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  • Whose Fair?: Experience, Memory, and the History of the Great St. Louis Exposition
  • Clarence Lang
Whose Fair?: Experience, Memory, and the History of the Great St. Louis Exposition. By James Gilbert (Chicago: University of Chicago Press, 2009. x plus 221 pp.).

Crucial to Whose Fair?: Experience, Memory, and the History of the Great St. Louis Exposition by James Gilbert is the premise that world's fairs are key to understanding the transformations and anxieties of the early twentieth century. From this standpoint, the 1904 Louisiana Purchase Exposition in St. Louis, Missouri, looms large in the shaping of modernity, compressing into one space a range of issues including "the entrance of the United States into the dangerous and controversial scramble for empire, the continuing divisions of race, a burgeoning multi-ethnicity in culture, rapid abandonment of the farm and urbanization, the end of the Indian Wars, and the amazing, westward trek of white population" (189). The author asserts that an alternative interpretation of the fair also provides an opportunity for historians to investigate the power of memory and experience as sources of meaning about the past.

Associations committed to memorializing the St. Louis World's Fair have treated the event as the city's shining moment on the national and global stage before its decline as a major urban center. Such nostalgia, Gilbert suggests, cleanses the exposition of its underlying racial politics. On the other hand, contemporary historians (most notably Robert Rydell) have interpreted the fair as a pageant of Anglo-Saxonism and imperialism, and a formative moment in an emerging discipline—anthropology—informed by racial hierarchies. The values of the latter were illustrated most graphically by the presence of the Pygmy Ota Benga and the Philippine Reservation, both of which promoted discourses of racial evolution and benevolent U.S. colonialism. Yet, according to the author, historians have unwittingly privileged the archives of the fair builders, allowing their perspectives to determine the event's overall meaning.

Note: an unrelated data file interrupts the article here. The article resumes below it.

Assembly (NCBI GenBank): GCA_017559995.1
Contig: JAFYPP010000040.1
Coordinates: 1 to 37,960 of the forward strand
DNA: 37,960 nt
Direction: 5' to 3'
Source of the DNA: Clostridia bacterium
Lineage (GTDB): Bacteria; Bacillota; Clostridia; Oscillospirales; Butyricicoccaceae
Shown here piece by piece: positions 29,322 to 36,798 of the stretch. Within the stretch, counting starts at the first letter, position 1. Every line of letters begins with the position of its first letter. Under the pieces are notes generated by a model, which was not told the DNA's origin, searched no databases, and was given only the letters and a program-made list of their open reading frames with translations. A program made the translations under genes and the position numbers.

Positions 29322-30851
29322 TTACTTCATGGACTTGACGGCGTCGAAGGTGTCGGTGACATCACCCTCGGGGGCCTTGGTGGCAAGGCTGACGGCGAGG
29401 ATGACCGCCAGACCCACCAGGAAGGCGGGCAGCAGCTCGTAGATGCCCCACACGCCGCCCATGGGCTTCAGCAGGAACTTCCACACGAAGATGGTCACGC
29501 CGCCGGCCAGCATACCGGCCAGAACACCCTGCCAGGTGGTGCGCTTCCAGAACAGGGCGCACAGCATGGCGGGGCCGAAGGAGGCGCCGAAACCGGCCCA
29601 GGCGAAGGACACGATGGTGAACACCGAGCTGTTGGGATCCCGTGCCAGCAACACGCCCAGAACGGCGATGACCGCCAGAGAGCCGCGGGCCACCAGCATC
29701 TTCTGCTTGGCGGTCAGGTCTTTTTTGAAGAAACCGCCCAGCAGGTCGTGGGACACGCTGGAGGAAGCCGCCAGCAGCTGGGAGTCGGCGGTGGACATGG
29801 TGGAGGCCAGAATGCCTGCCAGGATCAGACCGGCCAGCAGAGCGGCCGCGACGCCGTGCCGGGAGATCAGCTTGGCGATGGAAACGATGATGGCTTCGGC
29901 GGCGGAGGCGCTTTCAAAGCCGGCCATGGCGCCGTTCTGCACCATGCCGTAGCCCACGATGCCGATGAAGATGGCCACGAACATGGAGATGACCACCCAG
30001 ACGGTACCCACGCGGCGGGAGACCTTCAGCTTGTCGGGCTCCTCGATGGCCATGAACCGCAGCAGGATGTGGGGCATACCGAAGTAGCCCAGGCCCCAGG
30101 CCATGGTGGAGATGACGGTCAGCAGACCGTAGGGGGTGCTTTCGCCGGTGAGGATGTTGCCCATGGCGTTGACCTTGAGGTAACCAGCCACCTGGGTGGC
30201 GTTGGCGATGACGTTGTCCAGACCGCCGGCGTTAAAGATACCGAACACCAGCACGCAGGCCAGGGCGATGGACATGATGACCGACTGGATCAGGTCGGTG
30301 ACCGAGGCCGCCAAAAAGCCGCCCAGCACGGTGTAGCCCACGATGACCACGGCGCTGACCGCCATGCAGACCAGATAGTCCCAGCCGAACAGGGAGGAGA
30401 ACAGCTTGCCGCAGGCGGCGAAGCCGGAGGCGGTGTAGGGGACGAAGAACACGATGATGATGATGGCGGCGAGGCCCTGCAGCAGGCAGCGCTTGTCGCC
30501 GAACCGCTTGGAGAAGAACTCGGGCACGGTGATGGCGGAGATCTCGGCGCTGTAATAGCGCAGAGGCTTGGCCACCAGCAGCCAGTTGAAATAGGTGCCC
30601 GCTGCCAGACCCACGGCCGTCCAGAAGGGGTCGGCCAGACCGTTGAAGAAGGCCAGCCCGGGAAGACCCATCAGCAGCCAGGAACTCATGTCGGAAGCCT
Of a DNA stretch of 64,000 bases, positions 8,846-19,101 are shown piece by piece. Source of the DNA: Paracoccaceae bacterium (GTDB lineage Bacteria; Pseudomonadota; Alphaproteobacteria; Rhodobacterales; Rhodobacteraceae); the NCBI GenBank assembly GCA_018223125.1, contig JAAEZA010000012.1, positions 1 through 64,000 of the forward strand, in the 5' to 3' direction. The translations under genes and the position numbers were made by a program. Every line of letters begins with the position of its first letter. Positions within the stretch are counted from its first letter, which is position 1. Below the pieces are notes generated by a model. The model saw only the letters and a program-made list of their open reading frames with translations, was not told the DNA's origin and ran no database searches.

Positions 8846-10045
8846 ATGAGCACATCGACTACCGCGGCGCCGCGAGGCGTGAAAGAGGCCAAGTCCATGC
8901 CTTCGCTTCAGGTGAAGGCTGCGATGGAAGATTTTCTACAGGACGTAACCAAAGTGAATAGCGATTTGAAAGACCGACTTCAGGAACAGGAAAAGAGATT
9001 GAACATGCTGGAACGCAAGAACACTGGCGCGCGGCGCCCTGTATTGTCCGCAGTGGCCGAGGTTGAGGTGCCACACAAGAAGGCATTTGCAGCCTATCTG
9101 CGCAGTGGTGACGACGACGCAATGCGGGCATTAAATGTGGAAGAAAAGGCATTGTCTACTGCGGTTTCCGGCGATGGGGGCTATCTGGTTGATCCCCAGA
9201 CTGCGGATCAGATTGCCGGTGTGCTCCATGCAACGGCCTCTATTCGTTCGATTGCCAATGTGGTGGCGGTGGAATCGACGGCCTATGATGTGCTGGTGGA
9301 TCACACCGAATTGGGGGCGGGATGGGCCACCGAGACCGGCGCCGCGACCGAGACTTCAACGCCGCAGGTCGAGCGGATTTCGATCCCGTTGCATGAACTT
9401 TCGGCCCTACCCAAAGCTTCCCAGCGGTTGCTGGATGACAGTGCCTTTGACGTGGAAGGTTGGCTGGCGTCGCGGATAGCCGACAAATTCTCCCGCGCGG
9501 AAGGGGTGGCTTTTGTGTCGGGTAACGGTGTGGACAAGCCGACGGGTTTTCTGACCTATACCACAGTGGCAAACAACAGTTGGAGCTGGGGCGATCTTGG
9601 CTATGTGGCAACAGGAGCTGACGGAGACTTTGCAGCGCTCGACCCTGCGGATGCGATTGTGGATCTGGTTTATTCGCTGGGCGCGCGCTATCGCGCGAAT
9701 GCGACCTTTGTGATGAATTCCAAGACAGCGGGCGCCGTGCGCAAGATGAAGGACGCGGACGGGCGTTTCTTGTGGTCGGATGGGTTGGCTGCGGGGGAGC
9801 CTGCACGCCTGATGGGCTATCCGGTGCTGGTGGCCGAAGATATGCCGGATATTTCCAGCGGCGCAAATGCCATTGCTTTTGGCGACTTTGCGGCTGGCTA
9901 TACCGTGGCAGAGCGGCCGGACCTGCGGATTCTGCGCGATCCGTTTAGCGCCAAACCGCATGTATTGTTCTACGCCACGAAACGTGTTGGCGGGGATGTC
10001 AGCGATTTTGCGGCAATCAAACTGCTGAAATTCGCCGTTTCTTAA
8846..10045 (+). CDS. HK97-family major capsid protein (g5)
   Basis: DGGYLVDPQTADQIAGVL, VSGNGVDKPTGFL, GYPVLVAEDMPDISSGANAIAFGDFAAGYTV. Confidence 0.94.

Gilbert contends that the competing approaches of memory and history both reduce the fairgoers themselves to "a mute block of observers, ready and willing to accept and absorb the various messages and lessons intended by the designers of the Fair" (16). Both ignore the possibility that visitors to the St. Louis Exposition were more attracted to the popular entertainments and [End Page 1160] carnival-like atmosphere of the exposition's midway than they were to any celebration of white civilization over the primitivism of the world's darker peoples. Likewise, attendees may have been far more impressed by fair innovations such as hot dogs, ice cream cones and iced tea than the catalogue of Western progress elaborated by fair administrators. Through a close and critical rereading of official publications and guidebooks, mass circulation newspaper and magazine accounts, diaries, popular novels, filmic representations, and photographic and stereographic images, Gilbert seeks to reconcile the tensions among history, memory and experience by excavating how the visitors actually received the messages and expressed purposes of the fair sponsors, and how they situated these encounters within their own existing frameworks of ideas. Going against the grain of current scholarship, he argues that world's fairs were not catalysts of innovation; to the contrary, they aggregated attractions that audiences commonly would have encountered at agricultural and industrial fairs, department stores, ethnic parades, amusement parks, traveling exhibitions, museums, and similar artifacts of a burgeoning urban leisure culture. Similarly, while white supremacy was pivotal in framing the affair, it was manifested in more quotidian, longstanding ways than the fair's racialized anthropology and imperial symbolism might indicate.

The author proposes that when scholars pay closer attention to how visitors "voted with their feet, their money, and their attention" (154), the diversity of the crowd, and the heterogeneous nature of their wanderings, become evident. "Despite the overtly didactic intentions of many displays," Gilbert writes, "the lure of novelty, the exotic, and the entertaining was just as strong, suggesting that the Exposition was used as much as an amusement park as the encyclopedia of civilizations, more an emporium than a university" (183). Indeed, "Orientalism" was the main organizing principle of their fairground experiences, as it allowed white audiences to suspend existing social etiquette...


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